Artistic Destiny

The concept of a personal destiny is unpopular in our culture. We like to think that people forge their own destiny, that you can be a self-made man. We also like to think that everyone has an equal chance of success based entirely on their best efforts. But psychology suggests that our conscious actions are over-determined by by our unconscious. Our fate is not entirely in our hands. In ancient cultures it was widely accepted that mysterious factors played a part in your destiny. These mysterious factors where personified as the gods. There are also mysterious factors at work within ourselves, in our mind, the unconscious forces.

I would argue that artistic destiny, the fate of the artist, is not determined by conscious effort and skill alone. Talent plays a huge role in artistic destiny. There has not been much intellectual study of talent because nobody wants to seem so presumptuous as to claim any special insight on the subject. Nobody wants to be so egotistical as to boldly proclaim their talent. But surely people with talent must have some awareness of its essential nature. For similar reasons, there is little discussion of inspiration or genius.

I think we can put egotism to rest by realizing that ego is not a factor in artistic destiny. If your actions are not entirely dictated by conscious decisions then it is not your ego which sets your course. I suspect that most artists are governed by their imagination. It is your imagination which enchants you with dreams of what you might accomplish. It is your imagination which motivates you to attempt great things.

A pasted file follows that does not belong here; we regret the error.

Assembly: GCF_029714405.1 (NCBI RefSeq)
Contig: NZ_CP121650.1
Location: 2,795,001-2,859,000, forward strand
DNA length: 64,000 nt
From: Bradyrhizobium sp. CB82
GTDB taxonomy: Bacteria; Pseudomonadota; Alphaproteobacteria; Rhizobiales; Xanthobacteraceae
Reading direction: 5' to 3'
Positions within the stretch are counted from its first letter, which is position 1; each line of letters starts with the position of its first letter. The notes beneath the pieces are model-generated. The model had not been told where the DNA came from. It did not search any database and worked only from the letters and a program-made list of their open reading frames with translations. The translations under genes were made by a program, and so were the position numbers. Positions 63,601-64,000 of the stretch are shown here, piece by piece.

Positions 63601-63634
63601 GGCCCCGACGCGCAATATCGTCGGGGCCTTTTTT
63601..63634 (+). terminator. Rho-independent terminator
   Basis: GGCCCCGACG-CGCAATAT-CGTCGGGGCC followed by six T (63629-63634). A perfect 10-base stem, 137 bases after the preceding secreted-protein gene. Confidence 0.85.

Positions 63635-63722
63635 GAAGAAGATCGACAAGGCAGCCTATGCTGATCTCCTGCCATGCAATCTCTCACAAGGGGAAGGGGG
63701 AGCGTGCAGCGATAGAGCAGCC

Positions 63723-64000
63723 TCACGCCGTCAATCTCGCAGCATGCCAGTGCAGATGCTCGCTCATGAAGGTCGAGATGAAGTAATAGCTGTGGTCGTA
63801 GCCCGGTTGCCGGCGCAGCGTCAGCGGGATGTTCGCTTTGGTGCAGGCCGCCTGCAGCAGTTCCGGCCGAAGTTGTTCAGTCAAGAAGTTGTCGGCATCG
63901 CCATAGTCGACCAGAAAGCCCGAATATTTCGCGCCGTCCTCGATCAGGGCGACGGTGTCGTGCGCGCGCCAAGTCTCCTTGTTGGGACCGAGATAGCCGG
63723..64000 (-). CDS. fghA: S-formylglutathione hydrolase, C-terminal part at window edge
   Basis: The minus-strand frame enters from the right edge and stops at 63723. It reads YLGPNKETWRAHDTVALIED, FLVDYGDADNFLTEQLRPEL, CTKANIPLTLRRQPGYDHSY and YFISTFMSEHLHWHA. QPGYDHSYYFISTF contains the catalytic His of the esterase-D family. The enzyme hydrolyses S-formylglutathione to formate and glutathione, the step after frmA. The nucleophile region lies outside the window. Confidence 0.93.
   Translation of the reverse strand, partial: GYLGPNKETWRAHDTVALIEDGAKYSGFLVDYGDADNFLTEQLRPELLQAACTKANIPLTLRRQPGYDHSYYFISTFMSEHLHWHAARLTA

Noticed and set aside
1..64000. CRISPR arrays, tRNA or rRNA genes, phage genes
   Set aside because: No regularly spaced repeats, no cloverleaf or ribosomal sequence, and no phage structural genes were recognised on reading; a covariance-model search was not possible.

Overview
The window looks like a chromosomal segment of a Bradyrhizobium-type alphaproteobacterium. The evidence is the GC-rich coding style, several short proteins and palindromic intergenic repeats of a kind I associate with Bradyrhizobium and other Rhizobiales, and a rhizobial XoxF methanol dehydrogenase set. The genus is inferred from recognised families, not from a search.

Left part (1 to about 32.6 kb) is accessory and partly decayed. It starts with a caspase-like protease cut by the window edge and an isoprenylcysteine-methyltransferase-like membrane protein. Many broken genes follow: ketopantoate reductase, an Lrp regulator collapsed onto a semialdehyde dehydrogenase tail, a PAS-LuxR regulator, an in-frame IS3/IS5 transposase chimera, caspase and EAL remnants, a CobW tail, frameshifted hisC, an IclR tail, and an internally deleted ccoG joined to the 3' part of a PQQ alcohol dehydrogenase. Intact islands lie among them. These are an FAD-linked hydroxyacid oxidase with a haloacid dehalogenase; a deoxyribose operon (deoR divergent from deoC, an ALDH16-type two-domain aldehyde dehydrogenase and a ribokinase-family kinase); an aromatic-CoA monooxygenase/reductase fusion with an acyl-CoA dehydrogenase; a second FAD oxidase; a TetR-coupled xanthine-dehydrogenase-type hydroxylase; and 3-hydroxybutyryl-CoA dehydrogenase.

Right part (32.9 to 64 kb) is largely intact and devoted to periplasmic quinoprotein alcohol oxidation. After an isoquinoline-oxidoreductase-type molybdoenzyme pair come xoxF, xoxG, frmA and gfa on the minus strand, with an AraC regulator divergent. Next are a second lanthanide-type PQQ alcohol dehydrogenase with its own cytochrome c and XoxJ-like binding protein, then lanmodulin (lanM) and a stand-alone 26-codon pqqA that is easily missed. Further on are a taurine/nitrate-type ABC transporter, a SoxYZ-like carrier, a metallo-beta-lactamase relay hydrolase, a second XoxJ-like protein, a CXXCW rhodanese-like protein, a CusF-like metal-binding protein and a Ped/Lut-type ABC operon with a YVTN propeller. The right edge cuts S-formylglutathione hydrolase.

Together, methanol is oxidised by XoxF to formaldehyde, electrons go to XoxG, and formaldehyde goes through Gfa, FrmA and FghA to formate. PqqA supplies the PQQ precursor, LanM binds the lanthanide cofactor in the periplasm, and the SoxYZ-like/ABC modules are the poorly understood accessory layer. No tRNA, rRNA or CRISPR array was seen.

The essential goal of the artist as a creator is to bring something into being which does not exist. This is the very definition of a creator, somebody who creates something new. But what motivates a creator to create something new? Obviously it is only the vision of something which has never existed which prompts the artist to attempt its creation.

Aesthetic appreciation is an underappreciated aspect of the creative process but I think it is absolutely vital. It is  precisely your capacity to appreciate beauty and excellence which determines your steadfastness in its pursuit. Only people who value art highly and feel that it enriches life will make the intense effort to create art. And only the artist with the vision to imagine a greater beauty will make an effort to create highly original art. The enchantment of a mirage of greater beauty, a vision, is probably the most important factor which drives the true artist. The true artist is haunted by what he imagines he could create. This is what we mean when we talk of making our dreams come true. While an egotist may write a novel for the sake of acquiring literary fame, any lack of genuine appreciation for story will doom his efforts.

While it is easy to understand the pursuit of beauty, some consideration must be given to excellence as well. The serious artist will always be driven to pursue excellence in the arts. Although artistic excellence is highly subjective, it appears to depend on critical judgement. The serious artist will be impatient with frivolous works. But what makes something frivolous? Here is where we encounter a tendency to favor the profound and the ponderous. Often it is only dark or grim subject matter which demands to be taken seriously. But work which is too bleak can also cease be be enjoyable or beautiful. So there is some tension between beauty and excellence.